Iowa Criminal Trespass Laws

Under Iowa law, trespass can in some instances be a serious crime punishable by criminal penalties.
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A person commits the crime of criminal trespass if he knowingly enters or remains on another individual's property without the owner's consent. Criminal trespass is actually what most people think of as "breaking and entering." A defendant who criminally trespasses in Iowa is subject to prosecution by the state and, if convicted, will face criminal penalties, including fines and/or imprisonment. Under Iowa law, a defendant may escape conviction for criminal trespass if he can prove the existence of one of several applicable exceptions or defenses.

Iowa Criminal Trespass Definition

Under Iowa law, criminal trespass encompasses several acts, most notably: (1) entering or remaining on property without justification after being notified or requested to abstain from entering or to vacate the property by the owner; and (2) entering on property without the owner's express or implied permission and wrongfully using, removing, damaging or altering anything on that property. Iowa trespass law defines "property" as any land, dwelling, building, vehicle or other temporary or permanent structure, whether privately or publicly owned.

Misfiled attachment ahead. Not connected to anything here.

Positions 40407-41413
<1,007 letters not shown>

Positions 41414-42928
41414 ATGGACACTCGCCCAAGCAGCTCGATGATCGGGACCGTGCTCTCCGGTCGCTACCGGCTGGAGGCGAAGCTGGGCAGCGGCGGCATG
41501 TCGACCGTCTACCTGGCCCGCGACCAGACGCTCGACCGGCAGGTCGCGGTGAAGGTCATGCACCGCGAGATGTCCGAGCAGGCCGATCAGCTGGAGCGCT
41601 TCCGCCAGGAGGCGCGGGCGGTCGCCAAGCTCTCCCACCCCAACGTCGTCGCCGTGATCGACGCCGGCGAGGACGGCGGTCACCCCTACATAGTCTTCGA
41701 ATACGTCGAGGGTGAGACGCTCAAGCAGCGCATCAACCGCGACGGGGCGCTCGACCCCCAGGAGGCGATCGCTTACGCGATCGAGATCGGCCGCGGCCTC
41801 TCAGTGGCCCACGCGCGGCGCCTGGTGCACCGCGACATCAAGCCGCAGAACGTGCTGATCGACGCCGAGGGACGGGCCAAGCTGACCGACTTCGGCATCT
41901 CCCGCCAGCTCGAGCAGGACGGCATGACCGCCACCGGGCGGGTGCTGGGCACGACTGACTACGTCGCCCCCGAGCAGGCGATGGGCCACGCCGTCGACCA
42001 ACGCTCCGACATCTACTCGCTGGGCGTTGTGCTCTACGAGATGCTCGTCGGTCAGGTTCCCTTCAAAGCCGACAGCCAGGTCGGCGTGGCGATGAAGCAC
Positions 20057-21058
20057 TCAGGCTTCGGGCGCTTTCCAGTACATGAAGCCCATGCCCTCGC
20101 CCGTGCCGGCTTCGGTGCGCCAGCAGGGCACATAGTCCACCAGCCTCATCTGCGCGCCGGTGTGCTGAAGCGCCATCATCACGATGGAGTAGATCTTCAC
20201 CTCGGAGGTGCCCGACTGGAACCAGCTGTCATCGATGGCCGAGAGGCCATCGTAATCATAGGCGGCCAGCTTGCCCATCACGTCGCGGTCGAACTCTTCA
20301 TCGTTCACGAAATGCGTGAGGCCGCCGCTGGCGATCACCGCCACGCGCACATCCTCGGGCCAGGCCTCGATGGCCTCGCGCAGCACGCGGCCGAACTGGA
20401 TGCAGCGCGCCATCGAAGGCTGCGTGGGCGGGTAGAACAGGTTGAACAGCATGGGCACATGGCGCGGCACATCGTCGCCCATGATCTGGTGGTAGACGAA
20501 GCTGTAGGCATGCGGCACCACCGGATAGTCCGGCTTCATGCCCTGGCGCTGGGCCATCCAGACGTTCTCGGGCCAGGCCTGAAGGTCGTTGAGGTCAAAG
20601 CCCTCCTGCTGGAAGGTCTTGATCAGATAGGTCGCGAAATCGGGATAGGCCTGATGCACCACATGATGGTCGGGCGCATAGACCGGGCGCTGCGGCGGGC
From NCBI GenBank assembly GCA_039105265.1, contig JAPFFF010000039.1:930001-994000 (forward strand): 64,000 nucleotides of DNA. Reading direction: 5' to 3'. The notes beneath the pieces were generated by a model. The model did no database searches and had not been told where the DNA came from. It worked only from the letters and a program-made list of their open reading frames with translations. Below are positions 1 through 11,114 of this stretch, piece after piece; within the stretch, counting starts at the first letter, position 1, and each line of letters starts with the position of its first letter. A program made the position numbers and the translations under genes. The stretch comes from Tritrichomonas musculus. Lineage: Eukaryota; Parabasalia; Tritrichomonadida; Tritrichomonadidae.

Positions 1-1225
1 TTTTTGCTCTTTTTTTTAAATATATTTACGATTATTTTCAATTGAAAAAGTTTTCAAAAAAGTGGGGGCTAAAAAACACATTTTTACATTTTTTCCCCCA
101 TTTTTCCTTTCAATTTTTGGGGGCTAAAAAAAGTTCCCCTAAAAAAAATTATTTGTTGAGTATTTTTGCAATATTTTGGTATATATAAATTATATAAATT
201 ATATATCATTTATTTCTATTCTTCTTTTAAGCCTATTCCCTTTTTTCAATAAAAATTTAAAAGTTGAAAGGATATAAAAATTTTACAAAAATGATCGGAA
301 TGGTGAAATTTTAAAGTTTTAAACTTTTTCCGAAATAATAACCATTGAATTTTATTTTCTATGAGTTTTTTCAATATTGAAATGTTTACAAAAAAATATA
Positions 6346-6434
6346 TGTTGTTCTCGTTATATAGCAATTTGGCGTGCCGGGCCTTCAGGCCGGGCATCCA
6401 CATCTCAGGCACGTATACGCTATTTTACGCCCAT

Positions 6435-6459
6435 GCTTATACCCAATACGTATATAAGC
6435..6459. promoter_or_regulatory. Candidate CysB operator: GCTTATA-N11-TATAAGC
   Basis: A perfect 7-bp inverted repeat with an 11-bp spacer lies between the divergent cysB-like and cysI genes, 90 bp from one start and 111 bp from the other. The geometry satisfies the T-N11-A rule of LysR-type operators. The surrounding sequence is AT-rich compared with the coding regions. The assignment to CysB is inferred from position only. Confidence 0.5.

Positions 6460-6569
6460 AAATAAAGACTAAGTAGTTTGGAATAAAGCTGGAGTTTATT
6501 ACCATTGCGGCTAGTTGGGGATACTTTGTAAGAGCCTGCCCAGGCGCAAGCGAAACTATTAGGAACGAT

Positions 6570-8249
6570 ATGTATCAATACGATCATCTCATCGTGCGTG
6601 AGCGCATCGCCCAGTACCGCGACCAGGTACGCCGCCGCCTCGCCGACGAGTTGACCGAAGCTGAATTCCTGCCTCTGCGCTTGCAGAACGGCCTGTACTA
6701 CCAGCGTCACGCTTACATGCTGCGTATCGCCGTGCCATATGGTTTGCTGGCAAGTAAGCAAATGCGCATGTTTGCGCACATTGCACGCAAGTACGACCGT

Hunting, Fishing, Trapping

It is a criminal trespass in Iowa to enter on another's land without consent with the intent to hunt on that land.

Under Iowa law, criminal trespass includes entering or remaining on another's land without the owner's express permission with the intent to hunt, fish or trap on or in the property. However, Iowa law provides an express exception to this prohibition for situations involving the unarmed pursuit of game or fur-bearing animals that are lawfully injured or killed elsewhere and that subsequently come to rest on or escape to the property of another.

Read More: Punishments for Trespassing

Railway Property

Iowa law exempts unauthorized passage over a railroad right-of-way under certain conditions.

Under Iowa law, criminal trespass includes entering or remaining on railway property without lawful authority or consent of the railroad corporation controlling that property. It is not a trespass, though, for a person to pass over a railroad right-of-way (other than a track, bridge, railroad roadbed or railroad yard) if: (1) that person is unarmed; (2) that person has not been notified or requested to abstain from entering on or to vacate the right-of-way; and (3) the passage over the right-of-way does not interfere with the railroad's operation.


Under Iowa law, a person has a "privilege" to enter another person's land without permission under certain circumstances. A defendant accused of criminal trespass can assert privilege as a defense to the crime. In particular, a person is privileged to enter on the land of another (without committing trespass) for the sole purpose of retrieving personal property that has accidentally landed on that land if he: (1) takes the most direct and accessible route to retrieve his property; (2) exits the land as quickly as possible thereafter; and (3) does not unduly interfere with the lawful use of the property.